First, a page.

Life in a Bind – BPD and me

My therapy journey, recovering from Borderline Personality Disorder and Generalized Anxiety Disorder. I write for , for Planet Mindful magazine, and for Muse Magazine Australia, under the name Clara Bridges. Listed in Top Ten Resources for BPD in 2016 by

BPD invalidation – standing accused of fraud




The poem above was recently posted on the Facebook page for the mental health charity SANE, by Michael, a supporter of the charity. It’s about the differences in how people react to mental and physical illness. I think it makes the point briefly but powerfully, and what particularly resonated with me, was the effect that others’ reactions have, on the individual with the illness. The question ‘Am I a fraud?’ is one that has plagued me for some time, and continues to play on repeat in my head, on a regular basis.

It’s as if there is a very small but very annoying and hurtful person living inside my head, who keeps up a running commentary trying to counter-act any feeling, thought or belief related to my diagnosis and my mental health difficulties. The voice likes to level accusations such as ‘you’re making it all up’, ‘you’re pretending’, ‘it’s not really that bad’, ‘you’re just being dramatic’ and ‘you just want to be ill’. All of which is accompanied by a secondary commentary along the lines of ‘what sort of person must you be if you’re doing all of this deliberately….’. A typical example of how the voice likes to operate is this. I can be driving in my car, feeling an oppressive yet somehow inaccessible sadness somewhere within me, and I will think ‘I feel really sad’. Immediately, the voice chips in with ‘you’re not really sad, don’t be silly. You’re not crying, you can’t possibly be sad. You just think that you’re sad. The reason you can’t access the feelings of sadness is that they’re not really there. Stop pretending.’

So powerful is this voice, that it even pops up in my dreams. On one occasion, I’d dreamt that I was in the process of travelling to an appointment, and one moment I was in my car, and the next I was standing in front of a house. It felt incredibly frightening, because I had no recollection of how I had arrived there, and I remember having the thought, in my dream, ‘I wonder if I don’t remember, because I dissociated’. Immediately the voice retaliated with ‘you just want to believe you’ve experienced dissociation in order to reinforce your belief that you have BPD. You’re just making it up’.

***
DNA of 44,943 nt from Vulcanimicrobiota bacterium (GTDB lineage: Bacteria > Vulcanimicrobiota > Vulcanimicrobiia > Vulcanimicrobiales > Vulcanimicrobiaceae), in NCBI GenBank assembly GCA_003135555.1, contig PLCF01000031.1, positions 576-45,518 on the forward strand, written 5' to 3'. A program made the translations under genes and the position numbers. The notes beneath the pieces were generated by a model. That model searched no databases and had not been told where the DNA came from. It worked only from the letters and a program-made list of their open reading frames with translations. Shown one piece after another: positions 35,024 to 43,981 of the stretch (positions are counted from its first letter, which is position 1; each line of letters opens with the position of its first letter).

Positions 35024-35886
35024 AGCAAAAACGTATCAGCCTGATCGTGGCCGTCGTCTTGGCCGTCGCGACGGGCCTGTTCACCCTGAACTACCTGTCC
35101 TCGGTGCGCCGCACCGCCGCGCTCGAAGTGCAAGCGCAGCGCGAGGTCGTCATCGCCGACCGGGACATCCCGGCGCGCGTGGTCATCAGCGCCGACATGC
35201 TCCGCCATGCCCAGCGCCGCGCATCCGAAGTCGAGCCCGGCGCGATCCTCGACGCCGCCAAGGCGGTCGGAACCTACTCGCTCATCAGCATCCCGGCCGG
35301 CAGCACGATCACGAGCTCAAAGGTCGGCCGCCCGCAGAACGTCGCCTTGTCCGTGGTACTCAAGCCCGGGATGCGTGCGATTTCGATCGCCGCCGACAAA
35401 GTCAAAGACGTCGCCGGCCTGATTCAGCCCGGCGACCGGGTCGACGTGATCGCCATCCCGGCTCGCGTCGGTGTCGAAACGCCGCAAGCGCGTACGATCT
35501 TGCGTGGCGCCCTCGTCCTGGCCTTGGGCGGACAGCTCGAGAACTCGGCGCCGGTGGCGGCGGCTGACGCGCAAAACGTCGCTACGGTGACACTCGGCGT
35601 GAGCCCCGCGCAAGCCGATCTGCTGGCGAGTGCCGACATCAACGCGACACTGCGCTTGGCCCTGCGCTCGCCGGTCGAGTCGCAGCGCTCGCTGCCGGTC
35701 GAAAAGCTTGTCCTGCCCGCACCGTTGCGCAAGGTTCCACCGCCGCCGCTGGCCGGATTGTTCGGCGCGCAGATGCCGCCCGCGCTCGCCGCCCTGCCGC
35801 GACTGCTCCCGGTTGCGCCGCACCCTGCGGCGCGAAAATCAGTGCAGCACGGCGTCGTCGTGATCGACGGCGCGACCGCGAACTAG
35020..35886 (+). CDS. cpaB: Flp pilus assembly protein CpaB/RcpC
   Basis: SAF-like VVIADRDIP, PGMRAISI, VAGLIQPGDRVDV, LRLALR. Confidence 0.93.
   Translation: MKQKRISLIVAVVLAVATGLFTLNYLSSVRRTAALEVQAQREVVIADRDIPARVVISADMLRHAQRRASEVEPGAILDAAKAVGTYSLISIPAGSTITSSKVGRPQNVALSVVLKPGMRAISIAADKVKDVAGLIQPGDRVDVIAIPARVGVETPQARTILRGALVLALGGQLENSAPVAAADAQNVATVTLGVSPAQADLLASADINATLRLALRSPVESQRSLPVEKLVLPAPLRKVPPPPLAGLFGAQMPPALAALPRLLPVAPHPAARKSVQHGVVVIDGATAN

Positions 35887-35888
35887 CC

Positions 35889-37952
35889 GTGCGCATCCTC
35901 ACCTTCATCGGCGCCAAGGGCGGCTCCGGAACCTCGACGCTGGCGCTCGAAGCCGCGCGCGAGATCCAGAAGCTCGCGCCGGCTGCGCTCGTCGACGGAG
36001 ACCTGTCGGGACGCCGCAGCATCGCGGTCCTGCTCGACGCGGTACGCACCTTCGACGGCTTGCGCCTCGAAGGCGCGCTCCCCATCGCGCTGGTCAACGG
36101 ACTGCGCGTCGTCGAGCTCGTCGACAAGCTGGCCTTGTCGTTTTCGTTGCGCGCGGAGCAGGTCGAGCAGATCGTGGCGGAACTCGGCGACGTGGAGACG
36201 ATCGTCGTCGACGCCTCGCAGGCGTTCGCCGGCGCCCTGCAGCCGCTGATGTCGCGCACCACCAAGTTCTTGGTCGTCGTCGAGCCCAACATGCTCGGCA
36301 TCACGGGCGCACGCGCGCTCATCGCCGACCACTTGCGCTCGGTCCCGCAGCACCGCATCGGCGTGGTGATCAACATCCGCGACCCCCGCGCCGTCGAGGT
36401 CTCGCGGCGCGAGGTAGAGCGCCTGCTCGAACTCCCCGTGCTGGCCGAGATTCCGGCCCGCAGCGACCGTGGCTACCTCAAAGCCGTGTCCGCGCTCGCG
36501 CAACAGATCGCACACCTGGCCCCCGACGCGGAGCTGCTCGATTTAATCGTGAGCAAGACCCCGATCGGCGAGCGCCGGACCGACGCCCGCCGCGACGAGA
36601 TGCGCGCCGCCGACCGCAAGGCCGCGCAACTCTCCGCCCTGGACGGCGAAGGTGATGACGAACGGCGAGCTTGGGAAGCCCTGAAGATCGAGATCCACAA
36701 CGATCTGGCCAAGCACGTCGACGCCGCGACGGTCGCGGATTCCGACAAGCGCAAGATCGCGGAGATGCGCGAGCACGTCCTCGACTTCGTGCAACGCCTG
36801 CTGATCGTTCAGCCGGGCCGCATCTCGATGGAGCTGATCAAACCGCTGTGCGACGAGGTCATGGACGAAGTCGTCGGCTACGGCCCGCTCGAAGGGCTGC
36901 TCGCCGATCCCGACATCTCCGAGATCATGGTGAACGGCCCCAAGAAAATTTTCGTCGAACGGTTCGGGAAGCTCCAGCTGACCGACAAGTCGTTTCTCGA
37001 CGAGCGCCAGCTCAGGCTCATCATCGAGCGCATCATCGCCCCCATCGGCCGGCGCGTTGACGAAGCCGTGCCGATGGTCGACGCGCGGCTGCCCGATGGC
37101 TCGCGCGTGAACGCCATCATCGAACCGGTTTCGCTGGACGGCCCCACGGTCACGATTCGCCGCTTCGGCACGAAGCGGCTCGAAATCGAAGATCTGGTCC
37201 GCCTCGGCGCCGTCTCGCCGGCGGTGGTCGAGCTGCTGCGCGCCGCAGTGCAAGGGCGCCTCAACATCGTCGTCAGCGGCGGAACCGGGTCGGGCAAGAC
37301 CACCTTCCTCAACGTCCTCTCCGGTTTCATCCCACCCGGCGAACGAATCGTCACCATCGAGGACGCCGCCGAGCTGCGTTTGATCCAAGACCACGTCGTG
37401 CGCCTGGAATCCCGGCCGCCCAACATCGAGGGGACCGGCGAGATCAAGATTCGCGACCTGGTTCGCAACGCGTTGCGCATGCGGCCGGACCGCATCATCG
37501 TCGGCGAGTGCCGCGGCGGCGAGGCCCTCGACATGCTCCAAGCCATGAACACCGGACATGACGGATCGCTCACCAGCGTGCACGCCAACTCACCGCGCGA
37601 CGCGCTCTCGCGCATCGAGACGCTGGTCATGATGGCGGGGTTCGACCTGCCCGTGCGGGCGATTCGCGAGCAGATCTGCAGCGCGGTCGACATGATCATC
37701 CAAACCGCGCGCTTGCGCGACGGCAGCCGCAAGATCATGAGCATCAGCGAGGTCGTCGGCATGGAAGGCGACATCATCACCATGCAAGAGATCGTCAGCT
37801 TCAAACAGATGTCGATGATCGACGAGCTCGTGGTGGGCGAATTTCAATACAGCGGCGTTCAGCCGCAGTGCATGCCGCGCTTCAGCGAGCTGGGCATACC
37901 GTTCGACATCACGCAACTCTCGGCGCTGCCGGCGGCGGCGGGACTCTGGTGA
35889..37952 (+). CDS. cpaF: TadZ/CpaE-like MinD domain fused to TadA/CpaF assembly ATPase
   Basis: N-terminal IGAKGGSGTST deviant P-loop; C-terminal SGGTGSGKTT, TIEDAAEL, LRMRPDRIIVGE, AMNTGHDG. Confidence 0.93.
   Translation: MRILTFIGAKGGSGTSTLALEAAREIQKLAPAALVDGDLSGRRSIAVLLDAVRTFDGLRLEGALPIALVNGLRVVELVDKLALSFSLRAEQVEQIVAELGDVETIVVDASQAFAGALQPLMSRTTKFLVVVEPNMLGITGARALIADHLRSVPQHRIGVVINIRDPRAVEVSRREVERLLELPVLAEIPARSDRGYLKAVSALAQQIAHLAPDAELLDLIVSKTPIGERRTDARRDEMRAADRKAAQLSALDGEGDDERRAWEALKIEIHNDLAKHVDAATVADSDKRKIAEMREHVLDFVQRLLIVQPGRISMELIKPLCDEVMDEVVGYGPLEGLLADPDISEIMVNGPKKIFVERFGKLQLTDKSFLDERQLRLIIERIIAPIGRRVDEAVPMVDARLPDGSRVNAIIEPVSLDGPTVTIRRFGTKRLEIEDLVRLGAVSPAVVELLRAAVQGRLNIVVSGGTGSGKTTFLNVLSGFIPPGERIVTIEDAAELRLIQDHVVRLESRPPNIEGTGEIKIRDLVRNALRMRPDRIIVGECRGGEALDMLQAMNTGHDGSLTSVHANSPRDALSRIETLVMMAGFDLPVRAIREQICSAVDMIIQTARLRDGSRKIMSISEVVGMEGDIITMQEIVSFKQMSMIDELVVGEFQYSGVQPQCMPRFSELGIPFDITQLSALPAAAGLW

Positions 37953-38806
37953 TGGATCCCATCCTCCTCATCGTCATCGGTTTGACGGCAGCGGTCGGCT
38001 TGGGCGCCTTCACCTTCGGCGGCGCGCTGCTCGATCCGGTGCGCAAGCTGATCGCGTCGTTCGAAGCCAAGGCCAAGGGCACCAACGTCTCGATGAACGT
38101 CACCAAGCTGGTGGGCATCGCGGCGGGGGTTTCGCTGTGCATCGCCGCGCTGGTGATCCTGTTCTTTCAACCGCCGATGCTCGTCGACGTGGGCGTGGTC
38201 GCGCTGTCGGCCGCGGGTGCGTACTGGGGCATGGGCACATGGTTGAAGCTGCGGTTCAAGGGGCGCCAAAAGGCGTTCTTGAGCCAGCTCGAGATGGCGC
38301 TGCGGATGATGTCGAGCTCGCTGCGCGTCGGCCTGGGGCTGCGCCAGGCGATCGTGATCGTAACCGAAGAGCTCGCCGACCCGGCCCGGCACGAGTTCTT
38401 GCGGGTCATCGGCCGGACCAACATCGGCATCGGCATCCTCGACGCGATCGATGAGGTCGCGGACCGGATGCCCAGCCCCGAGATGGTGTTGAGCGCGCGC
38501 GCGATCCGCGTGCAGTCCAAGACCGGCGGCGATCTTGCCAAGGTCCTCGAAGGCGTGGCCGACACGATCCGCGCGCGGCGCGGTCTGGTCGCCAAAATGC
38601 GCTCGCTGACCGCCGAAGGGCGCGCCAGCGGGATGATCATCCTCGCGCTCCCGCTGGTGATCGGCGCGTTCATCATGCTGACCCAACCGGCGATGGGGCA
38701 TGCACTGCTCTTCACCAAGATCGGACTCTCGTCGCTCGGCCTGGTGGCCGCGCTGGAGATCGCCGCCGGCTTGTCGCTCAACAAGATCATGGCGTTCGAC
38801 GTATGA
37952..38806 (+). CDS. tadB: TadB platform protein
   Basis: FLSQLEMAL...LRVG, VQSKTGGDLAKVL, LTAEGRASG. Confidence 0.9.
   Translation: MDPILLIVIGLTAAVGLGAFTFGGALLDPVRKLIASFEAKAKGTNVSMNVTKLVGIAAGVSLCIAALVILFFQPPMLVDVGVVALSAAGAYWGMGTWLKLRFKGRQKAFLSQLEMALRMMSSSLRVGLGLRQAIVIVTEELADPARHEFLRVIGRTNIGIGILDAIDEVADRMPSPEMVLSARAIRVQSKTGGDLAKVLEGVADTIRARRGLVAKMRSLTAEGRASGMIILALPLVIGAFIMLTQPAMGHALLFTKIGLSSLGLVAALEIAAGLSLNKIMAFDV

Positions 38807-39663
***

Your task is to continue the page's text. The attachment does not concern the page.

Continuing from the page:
Those sorts of voices that many of us carry with us, are the ultimate invalidators, because we can’t just avoid them, or shut ourselves away from them – we have truly internalised them. They are often the offspring of real-life human invalidating influences in our pasts (or presents). It is well recognised that growing up in an invalidating atmosphere, where one’s thoughts and feelings are constantly being belittled or ignored, is a key environmental risk factor for the development of BPD. (Of course the causes of BPD are many and varied and the inter-play of contributing factors, both genetic and environmental, can be very complex, and is not well understood. However, for those who do go on to develop BPD, one can often trace a prior climate of invalidation).

Because of this history, many people with BPD are acutely sensitive to invalidation, whether perceived or actual. The sense that my feelings are being invalidated is a powerful trigger for me, and can result, depending on the situation, in acute distress, anger, feeling uncared for, or wanting to hurt myself. Feeling invalidated and worrying about potential invalidating reactions from others, is one of the key reasons why it took me so long to tell a few key people in my life, about my diagnosis. The voice inside my head, telling me I was a fraud, was so powerful and created so much doubt within me, that I couldn’t see why other people wouldn’t agree with that voice as well.